Could ‘Tetris’ Spell The End Of The Eye Patch?


Scientists Use Computer Games To Treat Lazy Eye

Do you remember the iconic game, ‘Tetris’? It involves moving different shaped blocks to fit a pattern at the base of the screen. The object is to create complete ‘lines’. It’s simple and it’s fun, but did you know that it could also be good for your eyes? Latest research shows that playing simple video-games such as ‘Tetris’ can be an effective treatment for amblyopia (commonly known as ‘lazy eye’).

What Is Amblyopia?

Amblyopia is the most common impairment for childhood vision, affecting approximately three in every 100 children. The vision in one eye does not develop quite as it should. The child then becomes reliant on the ‘good’ eye, whilst the under-developed eye becomes increasingly lazy. If it remains untreated, vision in the one eye could be lost completely.

How Is Amblyopia Treated?

Traditionally, amblyopia is treated by compelling the amblyopic (or ‘lazy’) eye to work harder by obstructing the other eye with a patch. This is effective in children, especially if the disorder is treated early, but it has shown little or no results when used by adults.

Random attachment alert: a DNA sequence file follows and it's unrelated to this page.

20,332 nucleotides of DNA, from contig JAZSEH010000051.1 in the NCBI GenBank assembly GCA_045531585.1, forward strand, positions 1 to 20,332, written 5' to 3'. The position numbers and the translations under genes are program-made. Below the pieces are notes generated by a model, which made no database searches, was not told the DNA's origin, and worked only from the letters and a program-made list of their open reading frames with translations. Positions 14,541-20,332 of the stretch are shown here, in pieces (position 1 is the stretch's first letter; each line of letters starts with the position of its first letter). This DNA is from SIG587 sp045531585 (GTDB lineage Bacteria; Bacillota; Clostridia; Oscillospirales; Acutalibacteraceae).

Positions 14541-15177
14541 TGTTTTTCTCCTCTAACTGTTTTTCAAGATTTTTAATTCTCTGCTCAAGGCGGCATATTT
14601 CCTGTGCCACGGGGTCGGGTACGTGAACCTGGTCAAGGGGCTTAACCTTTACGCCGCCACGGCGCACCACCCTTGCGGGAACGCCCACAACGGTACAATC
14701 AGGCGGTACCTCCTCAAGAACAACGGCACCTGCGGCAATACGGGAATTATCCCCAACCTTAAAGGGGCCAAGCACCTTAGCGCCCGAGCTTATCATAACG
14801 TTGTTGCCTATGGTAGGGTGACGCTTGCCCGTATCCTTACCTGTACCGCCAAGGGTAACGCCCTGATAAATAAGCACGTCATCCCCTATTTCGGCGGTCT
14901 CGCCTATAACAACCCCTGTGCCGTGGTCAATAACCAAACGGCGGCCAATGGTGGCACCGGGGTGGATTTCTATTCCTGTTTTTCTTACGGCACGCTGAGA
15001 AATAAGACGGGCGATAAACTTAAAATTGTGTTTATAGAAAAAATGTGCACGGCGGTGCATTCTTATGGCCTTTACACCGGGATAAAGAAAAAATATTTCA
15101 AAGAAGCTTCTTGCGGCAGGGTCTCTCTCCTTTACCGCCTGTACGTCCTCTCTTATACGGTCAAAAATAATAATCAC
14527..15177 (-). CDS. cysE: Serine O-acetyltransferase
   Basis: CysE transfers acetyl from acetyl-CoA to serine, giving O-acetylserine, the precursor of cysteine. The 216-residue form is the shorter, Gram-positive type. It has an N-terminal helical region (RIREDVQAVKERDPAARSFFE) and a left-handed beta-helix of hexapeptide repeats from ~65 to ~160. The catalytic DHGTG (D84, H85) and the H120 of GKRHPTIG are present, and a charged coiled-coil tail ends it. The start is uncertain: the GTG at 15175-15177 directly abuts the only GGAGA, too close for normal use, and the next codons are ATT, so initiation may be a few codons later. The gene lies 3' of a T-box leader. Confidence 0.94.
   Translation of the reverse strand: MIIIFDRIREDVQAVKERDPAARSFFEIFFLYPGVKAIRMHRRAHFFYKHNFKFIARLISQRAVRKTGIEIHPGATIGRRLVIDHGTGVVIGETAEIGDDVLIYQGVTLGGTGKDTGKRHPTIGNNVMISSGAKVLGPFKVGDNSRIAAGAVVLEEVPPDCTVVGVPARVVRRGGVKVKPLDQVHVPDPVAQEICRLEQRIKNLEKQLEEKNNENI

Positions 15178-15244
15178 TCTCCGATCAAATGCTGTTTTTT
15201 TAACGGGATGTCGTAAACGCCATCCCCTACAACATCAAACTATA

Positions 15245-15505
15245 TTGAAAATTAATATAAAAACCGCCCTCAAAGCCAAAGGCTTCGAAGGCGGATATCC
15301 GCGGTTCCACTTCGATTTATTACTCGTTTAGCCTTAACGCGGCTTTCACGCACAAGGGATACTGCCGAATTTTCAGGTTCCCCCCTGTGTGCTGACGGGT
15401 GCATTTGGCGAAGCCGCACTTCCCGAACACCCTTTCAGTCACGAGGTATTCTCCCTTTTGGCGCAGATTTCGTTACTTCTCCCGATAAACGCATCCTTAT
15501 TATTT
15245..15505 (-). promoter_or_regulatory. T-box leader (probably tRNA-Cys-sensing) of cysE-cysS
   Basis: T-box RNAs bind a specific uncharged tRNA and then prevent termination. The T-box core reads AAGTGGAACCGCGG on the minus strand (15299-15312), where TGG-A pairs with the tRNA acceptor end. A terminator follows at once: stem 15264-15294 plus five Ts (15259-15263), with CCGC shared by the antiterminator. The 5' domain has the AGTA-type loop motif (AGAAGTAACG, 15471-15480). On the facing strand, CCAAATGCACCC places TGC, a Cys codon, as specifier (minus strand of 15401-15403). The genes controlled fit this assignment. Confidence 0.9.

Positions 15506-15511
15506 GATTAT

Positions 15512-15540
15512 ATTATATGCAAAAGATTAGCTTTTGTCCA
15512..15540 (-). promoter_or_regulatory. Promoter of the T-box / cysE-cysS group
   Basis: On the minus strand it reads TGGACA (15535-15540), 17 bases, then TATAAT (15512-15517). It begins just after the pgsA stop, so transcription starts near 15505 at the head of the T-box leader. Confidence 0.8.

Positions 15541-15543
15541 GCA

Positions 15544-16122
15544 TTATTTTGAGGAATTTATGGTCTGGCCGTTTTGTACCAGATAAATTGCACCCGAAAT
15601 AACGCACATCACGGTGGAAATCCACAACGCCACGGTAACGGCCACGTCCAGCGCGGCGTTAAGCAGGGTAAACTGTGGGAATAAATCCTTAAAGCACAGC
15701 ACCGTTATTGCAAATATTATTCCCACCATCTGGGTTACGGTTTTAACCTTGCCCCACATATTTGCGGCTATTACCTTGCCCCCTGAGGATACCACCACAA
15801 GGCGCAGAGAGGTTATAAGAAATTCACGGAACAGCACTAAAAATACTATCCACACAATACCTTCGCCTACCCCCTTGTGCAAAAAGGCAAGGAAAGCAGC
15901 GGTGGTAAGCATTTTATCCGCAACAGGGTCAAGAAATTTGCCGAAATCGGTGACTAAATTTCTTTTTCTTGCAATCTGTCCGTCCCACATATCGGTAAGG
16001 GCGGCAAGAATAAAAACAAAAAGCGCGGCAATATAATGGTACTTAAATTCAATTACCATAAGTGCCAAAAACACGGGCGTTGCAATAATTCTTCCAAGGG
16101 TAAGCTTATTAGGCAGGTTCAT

New Methods To Treat Amblyopia

Dr. Robert Hess of McGill University, Montreal, Canada has found a new method. He believes that rather than separating the eyes and thus, further encouraging them to work independently, treatment should involve forcing them to co-operate. To do this, he used ‘Tetris’.

Hess took 18 adults suffering from amblyopia and separated them into two conditions: those who played Tetris using the traditional treatment method, the eye-patch, and those who played using a specially designed set of gaming goggles. These goggles allowed the game to be displayed dichoptically. This means that one eye could only see the falling blocks whilst the other could only see the base blocks into which they must fit. So, the dichoptic gaming goggles force the eyes to co-operate, because without co-operation the player could only lose.

The nine participants who played using the goggles reported a dramatic improvement in the vision of their ‘lazy eye’, as well as increased depth perception. Those who played the game normally whilst wearing a patch experienced only a moderate improvement, although after switching to the dichoptic method, their improvement also intensified. These are fantastic results for sufferers of amblyopia and it shows that the eyes can effectively be trained to work together. Hess intends to complete research into the same treatment but for children later this year.

So whilst video-games may typically have a negative reputation, it turns out that perhaps it’s not all that bad after all.